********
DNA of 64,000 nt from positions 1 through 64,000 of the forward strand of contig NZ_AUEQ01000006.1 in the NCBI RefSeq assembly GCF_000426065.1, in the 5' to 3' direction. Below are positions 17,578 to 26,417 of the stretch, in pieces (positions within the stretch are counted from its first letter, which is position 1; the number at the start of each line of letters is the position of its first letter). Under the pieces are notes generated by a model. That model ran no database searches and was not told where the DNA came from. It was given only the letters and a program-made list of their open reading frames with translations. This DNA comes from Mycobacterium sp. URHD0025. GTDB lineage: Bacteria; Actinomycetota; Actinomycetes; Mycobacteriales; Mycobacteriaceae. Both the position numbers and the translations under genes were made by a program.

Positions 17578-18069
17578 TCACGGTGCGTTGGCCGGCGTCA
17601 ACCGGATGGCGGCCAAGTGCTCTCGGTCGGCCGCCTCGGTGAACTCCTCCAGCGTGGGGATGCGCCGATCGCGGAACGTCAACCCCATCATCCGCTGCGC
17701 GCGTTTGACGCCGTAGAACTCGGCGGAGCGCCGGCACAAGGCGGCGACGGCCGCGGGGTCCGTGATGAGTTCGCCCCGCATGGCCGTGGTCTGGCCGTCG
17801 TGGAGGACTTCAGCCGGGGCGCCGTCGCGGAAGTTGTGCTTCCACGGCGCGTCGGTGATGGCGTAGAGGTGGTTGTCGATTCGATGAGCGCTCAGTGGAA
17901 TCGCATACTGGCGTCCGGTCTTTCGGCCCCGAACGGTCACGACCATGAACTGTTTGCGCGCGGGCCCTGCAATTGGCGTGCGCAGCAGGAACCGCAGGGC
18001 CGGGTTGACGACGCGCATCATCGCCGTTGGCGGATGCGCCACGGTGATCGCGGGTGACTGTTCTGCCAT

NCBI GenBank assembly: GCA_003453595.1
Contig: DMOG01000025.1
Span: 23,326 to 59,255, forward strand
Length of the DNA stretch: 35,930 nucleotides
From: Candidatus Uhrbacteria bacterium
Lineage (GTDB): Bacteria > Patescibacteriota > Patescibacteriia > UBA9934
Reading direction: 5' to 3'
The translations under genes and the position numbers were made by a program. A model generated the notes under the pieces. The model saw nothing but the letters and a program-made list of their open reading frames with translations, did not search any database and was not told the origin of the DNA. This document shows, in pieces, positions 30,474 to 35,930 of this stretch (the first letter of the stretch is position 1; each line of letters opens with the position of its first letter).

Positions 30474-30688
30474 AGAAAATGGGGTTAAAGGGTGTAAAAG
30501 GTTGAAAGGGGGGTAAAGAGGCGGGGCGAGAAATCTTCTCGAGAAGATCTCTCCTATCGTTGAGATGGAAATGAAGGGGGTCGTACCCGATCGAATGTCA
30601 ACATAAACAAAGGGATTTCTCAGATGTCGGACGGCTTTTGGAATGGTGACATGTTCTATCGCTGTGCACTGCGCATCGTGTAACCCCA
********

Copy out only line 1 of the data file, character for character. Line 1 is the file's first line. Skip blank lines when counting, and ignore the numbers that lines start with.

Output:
DNA of 64,000 nt from positions 1 through 64,000 of the forward strand of contig NZ_AUEQ01000006.1 in the NCBI RefSeq assembly GCF_000426065.1, in the 5' to 3' direction. Below are positions 17,578 to 26,417 of the stretch, in pieces (positions within the stretch are counted from its first letter, which is position 1; the number at the start of each line of letters is the position of its first letter). Under the pieces are notes generated by a model. That model ran no database searches and was not told where the DNA came from. It was given only the letters and a program-made list of their open reading frames with translations. This DNA comes from Mycobacterium sp. URHD0025. GTDB lineage: Bacteria; Actinomycetota; Actinomycetes; Mycobacteriales; Mycobacteriaceae. Both the position numbers and the translations under genes were made by a program.